In the podcast, they referred to the "self-assured, overly emotive, text messaging" generation who are "happy to tackle the big jobs, and they'll do it with confidence." This should be welcome news to any manager's ears, but I think this should be tempered with an acute awareness of the idiosyncratic traits that this generation brings with them. Let's look at them one by one: Impatience/Immediacy I've often said that this is the generation that wants to be an intern on Monday and the CEO by Friday. I admire that kind of drive, but I also wrinkle my nose at the hubris that accompanies it; there seems to be a lack of willingness to put in the time and gain the experience necessary for such a role.
According to the Erickson, this is deeper than just youthful impatience; she says they're likely be impatient for their entire lives. She posits that during their formative years, Gen Y has been bombarded with inexplicable, sudden and tragic events such as 9/11, Columbine and Virginia Tech - and that they've decided that they need to live life now.
I think it goes a little deeper than that (perhaps she was limited in time on the show). Look at the way the cable news networks have evolved over the last 10-15 years. Whether it's padding their daytime programming with Iraq war I or II, the O.J. Simpson chase & trial, or the latest celebrity overdose, all of the news outlets are catering to a need (?) for more information, now. When you take this institutionalized view of news, information and service, it's not too much of a stretch to think that Gen Y is going to expect fast results in the workplace.
But at the same time, I think we need to keep in mind that this desire for results and action may come at a price: the inability to think strategically. Granted, there are very few (if any) strategic planners who are 20-somethings. But if they have this nurtured aversion to longer-term thinking, there may be trouble ahead.
Lesson: harness the impatience and drive and turn it into an opportunity to let loose their unbridled energy on training in strategic marketing.
Let Me Tell You What I Think By and large, this generation has grown up in a peer to peer world, where they're used to openly sharing ideas and not being shy about saying what they think. Odds are that in the workplace, if they have an idea that will benefit you, they'll share it - with managers, directors, and even CEOs.
Lesson: tap into this reservoir of creativity and fresh perspective and get their input on as many facets of your business as possible.
Technology This is the generation that€ was raised on text messaging. They look up on email as an outmoded style of communication. To them text messaging is personal, immediate, and it gets results. They can't understand why it takes us 16 emails deep in a chain to come up with a time to schedule a conference call. To them, it's a no-brainer: text, boom, done.
In addition, TiVo, Facebook and other technologies lead them to doing things on their own time. We've been used to structure & scheduling, while they do things when time allows them to do so. Asynchronous behavior may become more prevalent.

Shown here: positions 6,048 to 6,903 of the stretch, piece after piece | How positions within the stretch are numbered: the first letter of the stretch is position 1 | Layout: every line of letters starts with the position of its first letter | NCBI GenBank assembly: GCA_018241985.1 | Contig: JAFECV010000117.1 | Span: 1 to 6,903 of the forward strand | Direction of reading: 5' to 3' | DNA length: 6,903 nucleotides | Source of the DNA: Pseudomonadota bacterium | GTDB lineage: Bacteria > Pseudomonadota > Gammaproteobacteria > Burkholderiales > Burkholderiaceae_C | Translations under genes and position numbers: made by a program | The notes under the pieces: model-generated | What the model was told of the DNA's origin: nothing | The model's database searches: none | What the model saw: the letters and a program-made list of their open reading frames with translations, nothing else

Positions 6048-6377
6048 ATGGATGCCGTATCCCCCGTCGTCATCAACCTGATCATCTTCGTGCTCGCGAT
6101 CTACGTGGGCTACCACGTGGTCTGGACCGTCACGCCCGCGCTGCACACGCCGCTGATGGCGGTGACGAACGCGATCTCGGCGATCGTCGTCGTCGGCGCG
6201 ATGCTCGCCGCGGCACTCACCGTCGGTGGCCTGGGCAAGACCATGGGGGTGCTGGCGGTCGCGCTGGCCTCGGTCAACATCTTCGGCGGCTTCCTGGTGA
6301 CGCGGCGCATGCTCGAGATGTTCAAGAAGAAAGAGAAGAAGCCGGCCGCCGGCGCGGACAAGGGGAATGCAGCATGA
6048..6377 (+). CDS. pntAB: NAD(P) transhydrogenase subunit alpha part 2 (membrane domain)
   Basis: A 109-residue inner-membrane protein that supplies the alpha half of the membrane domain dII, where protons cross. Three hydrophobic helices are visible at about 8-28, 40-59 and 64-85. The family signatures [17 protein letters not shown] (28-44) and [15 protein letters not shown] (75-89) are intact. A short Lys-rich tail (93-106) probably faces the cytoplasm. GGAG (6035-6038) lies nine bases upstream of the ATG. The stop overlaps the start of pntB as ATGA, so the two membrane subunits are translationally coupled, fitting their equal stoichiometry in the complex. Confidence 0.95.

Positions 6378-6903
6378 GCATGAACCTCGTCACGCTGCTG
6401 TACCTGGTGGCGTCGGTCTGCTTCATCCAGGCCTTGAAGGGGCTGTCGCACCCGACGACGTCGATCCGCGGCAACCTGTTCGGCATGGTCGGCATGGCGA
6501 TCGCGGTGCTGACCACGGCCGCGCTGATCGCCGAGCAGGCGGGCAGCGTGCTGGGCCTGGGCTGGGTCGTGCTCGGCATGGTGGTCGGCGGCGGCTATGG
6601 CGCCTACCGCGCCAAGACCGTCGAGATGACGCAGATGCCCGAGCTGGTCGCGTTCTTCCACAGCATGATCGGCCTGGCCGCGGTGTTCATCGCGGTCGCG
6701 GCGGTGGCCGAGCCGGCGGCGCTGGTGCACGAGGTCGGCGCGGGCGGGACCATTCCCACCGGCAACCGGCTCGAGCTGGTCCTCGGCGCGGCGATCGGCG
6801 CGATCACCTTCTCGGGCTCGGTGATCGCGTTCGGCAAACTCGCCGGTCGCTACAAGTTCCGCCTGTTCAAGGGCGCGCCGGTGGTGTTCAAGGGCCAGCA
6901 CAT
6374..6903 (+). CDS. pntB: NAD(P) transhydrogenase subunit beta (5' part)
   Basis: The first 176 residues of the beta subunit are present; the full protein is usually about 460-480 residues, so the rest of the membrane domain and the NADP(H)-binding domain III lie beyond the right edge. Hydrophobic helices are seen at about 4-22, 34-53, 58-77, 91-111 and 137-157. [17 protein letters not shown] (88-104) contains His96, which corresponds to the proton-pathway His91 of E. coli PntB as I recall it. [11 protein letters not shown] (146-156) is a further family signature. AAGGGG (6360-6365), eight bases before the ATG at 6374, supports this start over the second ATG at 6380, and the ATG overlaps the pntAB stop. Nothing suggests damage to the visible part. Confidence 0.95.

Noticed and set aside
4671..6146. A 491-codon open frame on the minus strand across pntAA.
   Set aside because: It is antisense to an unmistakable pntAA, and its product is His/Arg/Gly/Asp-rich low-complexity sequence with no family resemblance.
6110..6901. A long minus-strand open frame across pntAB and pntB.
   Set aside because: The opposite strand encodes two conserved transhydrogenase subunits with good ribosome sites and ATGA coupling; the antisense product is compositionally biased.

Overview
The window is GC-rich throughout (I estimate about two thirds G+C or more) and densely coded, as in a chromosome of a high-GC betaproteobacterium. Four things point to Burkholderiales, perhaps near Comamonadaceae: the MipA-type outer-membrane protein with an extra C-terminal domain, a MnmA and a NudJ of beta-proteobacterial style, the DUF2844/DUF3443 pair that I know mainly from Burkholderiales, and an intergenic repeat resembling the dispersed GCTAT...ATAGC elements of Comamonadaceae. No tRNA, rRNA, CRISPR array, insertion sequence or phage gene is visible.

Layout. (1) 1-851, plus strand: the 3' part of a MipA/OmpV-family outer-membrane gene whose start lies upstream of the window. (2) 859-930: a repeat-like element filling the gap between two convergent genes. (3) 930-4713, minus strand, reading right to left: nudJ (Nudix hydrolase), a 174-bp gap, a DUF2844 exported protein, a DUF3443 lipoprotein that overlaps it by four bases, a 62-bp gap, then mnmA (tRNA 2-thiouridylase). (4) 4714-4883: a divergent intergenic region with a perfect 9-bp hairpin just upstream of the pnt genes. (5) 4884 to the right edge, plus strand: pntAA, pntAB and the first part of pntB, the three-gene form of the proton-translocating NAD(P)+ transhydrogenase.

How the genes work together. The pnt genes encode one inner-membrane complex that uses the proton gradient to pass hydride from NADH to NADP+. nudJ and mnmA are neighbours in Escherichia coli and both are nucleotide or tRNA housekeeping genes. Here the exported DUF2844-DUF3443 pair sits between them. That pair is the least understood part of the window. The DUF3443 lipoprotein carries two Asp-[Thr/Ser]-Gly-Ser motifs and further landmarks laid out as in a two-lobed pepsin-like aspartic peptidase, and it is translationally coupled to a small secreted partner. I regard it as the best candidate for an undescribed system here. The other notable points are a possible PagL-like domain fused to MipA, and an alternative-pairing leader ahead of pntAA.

Lesson: be open to trying out IM or presence applications in our day-to-day lives, with internal communications, and possibly with marketing.
Parents' Roles Gen Y likes their parents; not surprising when these "helicopter parents" are involved in many aspects of their children's lives. While this can be incredibly annoying (and these kinds of parents should ease off, lest they tarnish their kids' reputations in the workforce), it does have one positive side effect: Gen Y has great working relationships with Boomers in the workplace.
Lesson: use this natural attraction to create strong mentoring programs between Boomers & Gen Y-ers, to share knowledge.
There is no doubt that this generation will have a huge impact on the world. They're certainly ready for us. But are we ready for them? What do you think? How have you experienced Gen Y in the workplace, either as a Boomer, a Gen X-er, or a Gen Y-er yourself? And what do you think the answers are?
February 17, 2008
A couple of weeks ago, I was introduced to a new web app that I think is going to be a major force in the digital/social media/web video space this year. It leverages web video and consumer-generated content, but in a new and different way that doesn't require much in the way of new content development. They call it Overlay.tv. I call it fully interactive and annotated video that has the power to change the way advertisers think about online video.
You're probably familiar with Viddler, where you can make comments in the flow/context of a video. But that's only text and it only works if the original video appears on Viddler.
The beauty of Overlay is that you can comment, call out products, make video & iconographic comments, link to other sites, and more (these are called "overlays") that work directly on top of videos from pretty much any video sharing site. Because Overlay.tv allows viewers to rate overlays, the creator can see what works and what doesn't. Bottom line: using existing videos, overlayers can call out what matters to them. Overlay.tv puts the power of context & relevance into the hands of its users, which will drive attention to things they want to highlight.